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Bridging Gaps and Building Communities: A Reflection on the WHO Informal Consultation for Mental Health in the African Region

Written by Godfrey Kagaayi


In late April 2022, I had the privilege of co-chairing the WHO Informal Consultation with People Living with NCDs (PLWNCDs) and Mental Health Conditions (MHCs) in the African Region. This gathering provided a platform for diverse perspectives, emphasizing the crucial voices of those with lived experiences. It illuminated the unique challenges faced in mental health across the region, offering insights into both the regional and local contexts, along with practical considerations for engaging PLWNCDs and MHCs inclusively.


My journey with Twogere, a not-for-profit NGO dedicated to enhancing services for young people affected by mental health conditions in Uganda, has made me acutely aware of the mental health challenges prevalent in my country and the broader African Region. Shockingly, in Uganda alone, an estimated 35% of the population suffers from mental illness, with only 1% of the healthcare budget allocated to mental health care, leaving community mental health services entirely unaddressed. Traditional beliefs attributing mental illness to spirits and witchcraft persist in Uganda, often leading individuals to seek the services of traditional healers. Astonishingly, approximately 80% of individuals in Uganda's mental hospital had previously consulted traditional healers, resulting in practices such as chaining or tying individuals during supposed spirit warding rituals.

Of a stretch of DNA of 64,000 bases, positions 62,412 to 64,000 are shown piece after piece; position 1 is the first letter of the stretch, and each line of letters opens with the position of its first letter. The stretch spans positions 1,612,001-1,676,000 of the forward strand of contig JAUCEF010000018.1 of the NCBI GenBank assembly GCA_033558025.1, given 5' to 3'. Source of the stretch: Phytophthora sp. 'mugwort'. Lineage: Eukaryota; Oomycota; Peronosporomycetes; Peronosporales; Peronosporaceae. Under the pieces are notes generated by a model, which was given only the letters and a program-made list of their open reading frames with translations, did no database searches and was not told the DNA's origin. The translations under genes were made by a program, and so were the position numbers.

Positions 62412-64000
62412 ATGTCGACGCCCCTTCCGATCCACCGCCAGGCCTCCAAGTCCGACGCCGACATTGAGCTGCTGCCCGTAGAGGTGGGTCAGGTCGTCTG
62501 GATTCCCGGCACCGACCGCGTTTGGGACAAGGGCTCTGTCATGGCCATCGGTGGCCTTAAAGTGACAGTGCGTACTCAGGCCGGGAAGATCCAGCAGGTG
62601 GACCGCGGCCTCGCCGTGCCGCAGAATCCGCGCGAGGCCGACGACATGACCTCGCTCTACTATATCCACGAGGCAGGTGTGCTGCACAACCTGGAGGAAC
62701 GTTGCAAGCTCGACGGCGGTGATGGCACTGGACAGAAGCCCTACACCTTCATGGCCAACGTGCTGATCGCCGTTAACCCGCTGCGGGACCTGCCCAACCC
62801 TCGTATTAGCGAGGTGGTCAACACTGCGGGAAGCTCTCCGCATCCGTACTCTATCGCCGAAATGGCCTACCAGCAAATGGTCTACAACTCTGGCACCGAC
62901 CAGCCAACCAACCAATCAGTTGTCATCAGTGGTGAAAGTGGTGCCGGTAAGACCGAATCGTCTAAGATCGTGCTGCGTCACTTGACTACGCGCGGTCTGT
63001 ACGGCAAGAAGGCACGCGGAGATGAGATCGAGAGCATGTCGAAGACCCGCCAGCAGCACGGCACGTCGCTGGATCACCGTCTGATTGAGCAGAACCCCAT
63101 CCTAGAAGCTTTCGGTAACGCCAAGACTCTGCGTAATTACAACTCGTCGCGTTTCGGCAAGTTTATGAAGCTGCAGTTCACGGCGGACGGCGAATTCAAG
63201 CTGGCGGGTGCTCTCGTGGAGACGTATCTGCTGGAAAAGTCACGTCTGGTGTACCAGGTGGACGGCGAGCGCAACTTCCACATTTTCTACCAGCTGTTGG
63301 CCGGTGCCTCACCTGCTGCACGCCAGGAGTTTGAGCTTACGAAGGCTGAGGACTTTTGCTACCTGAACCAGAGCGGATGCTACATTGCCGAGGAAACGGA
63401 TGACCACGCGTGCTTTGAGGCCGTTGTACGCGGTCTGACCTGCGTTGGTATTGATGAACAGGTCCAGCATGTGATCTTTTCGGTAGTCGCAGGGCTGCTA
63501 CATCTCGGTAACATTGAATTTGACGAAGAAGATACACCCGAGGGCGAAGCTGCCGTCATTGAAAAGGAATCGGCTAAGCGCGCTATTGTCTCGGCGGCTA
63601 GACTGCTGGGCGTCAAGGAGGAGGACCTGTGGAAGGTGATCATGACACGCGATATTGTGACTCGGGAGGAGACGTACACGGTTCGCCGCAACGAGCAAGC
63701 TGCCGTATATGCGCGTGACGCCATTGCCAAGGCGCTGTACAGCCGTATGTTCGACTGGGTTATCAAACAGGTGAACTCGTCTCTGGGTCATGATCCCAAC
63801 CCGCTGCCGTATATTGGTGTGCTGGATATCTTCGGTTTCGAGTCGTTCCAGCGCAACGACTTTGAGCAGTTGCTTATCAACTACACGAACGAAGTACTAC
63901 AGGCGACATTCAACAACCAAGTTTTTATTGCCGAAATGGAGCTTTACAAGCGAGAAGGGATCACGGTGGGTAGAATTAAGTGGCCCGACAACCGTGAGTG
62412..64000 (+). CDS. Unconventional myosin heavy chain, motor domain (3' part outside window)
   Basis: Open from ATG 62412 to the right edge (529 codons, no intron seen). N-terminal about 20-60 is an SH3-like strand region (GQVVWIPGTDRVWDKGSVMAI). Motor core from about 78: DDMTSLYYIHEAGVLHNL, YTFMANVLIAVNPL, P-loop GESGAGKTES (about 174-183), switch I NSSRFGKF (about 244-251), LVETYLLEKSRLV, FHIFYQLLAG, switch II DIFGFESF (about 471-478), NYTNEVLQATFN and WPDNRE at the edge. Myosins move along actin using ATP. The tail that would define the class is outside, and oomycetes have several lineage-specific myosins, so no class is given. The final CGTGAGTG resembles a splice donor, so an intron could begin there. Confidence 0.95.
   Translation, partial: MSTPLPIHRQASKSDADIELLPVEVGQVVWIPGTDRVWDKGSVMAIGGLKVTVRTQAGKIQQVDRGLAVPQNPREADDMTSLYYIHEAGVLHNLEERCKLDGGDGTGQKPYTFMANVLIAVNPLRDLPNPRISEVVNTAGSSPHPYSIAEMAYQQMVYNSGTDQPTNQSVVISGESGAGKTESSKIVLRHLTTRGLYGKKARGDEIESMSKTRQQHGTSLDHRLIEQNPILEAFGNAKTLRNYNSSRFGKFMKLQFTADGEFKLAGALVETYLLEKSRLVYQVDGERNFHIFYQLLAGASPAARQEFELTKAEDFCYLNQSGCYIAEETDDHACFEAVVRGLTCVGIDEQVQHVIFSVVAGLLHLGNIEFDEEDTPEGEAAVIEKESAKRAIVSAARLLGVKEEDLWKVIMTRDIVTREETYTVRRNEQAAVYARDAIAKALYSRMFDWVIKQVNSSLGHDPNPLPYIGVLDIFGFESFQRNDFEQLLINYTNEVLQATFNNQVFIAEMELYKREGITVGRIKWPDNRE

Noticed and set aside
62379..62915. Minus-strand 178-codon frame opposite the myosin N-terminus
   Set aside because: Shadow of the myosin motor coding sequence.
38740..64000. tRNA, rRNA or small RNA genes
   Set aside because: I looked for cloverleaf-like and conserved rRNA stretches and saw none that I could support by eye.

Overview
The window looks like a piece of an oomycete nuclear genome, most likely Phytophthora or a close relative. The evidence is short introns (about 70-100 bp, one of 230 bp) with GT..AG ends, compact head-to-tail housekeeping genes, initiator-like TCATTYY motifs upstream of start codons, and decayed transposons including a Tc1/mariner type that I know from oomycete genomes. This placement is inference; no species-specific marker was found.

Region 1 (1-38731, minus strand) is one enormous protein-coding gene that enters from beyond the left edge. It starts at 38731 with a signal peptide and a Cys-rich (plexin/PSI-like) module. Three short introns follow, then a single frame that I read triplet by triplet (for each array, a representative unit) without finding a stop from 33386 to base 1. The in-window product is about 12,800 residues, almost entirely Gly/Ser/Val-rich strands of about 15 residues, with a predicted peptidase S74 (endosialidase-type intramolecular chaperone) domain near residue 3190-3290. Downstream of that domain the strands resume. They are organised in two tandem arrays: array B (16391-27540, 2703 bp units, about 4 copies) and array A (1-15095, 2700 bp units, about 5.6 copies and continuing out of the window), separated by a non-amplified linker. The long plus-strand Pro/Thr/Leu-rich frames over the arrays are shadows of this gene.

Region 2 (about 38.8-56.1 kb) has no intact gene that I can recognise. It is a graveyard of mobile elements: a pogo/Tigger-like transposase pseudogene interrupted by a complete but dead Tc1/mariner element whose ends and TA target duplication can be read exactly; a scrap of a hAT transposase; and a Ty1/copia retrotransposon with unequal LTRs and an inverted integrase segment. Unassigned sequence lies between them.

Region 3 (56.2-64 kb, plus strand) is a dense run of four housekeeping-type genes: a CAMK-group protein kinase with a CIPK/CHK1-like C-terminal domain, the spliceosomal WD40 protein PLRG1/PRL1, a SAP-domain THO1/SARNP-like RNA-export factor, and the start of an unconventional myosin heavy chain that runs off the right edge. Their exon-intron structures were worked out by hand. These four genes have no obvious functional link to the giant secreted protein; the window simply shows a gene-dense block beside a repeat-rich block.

The COVID-19 pandemic has further exacerbated the existing mental health service gaps. The few available mental health care services were repurposed into COVID-19 isolation centers, leaving the mental health impact of the pandemic, including social isolation, separation from loved ones, and financial insecurity, to potentially have long-lasting effects on the mental well-being of Ugandans.


A glaring issue is the insufficient commitment by African governments to mental health, treating it as a standalone matter rather than integrating it into mainstream healthcare. Stigma and discrimination against individuals with MHCs continue to act as formidable barriers to accessing mental healthcare, perpetuating the suffering of many in silence.

The consultation underscored the critical absence of community services, emphasizing the need for community-based initiatives. Establishing safe spaces where people can openly discuss the challenges affecting their livelihoods is crucial. It became evident that addressing mental health challenges in Uganda and the wider Africa Region requires a human rights-based approach, rooted in holistic strategies and shaped by the lived experiences of those marginalized.


Meaningful involvement of individuals with lived experiences emerged as a pivotal solution. Engaging them continuously in policy formulation, research, and project design is imperative. As a region, we must urge organizations and governments to embrace this approach, recognizing the invaluable resource that lived experience brings to the table.

The informal consultation was a unique opportunity for connection, sharing, learning, and reflection among lived experience leaders from across the continent. It underscored the urgency of improving mental health needs for all, emphasizing that true progress lies in collective efforts, inclusive policies, and the empowerment of those with lived experiences.


Godfrey Kagaayi is a Global Mental Health Leader. Founder of Twogere, a youth-led NGO working to improve services for young people affected by mental health conditions in Uganda. He is the Principal Coordinator of the Movement for Global Mental Health (MGMH), a coalition of individuals and institutions committed to collective actions that aim to close the treatment gap for people living with mental conditions worldwide. Godfrey's expertise is in Organizational Development and Leadership, Monitoring and Evaluation, and Strengthening Mental Health Systems and Structures in low resource settings

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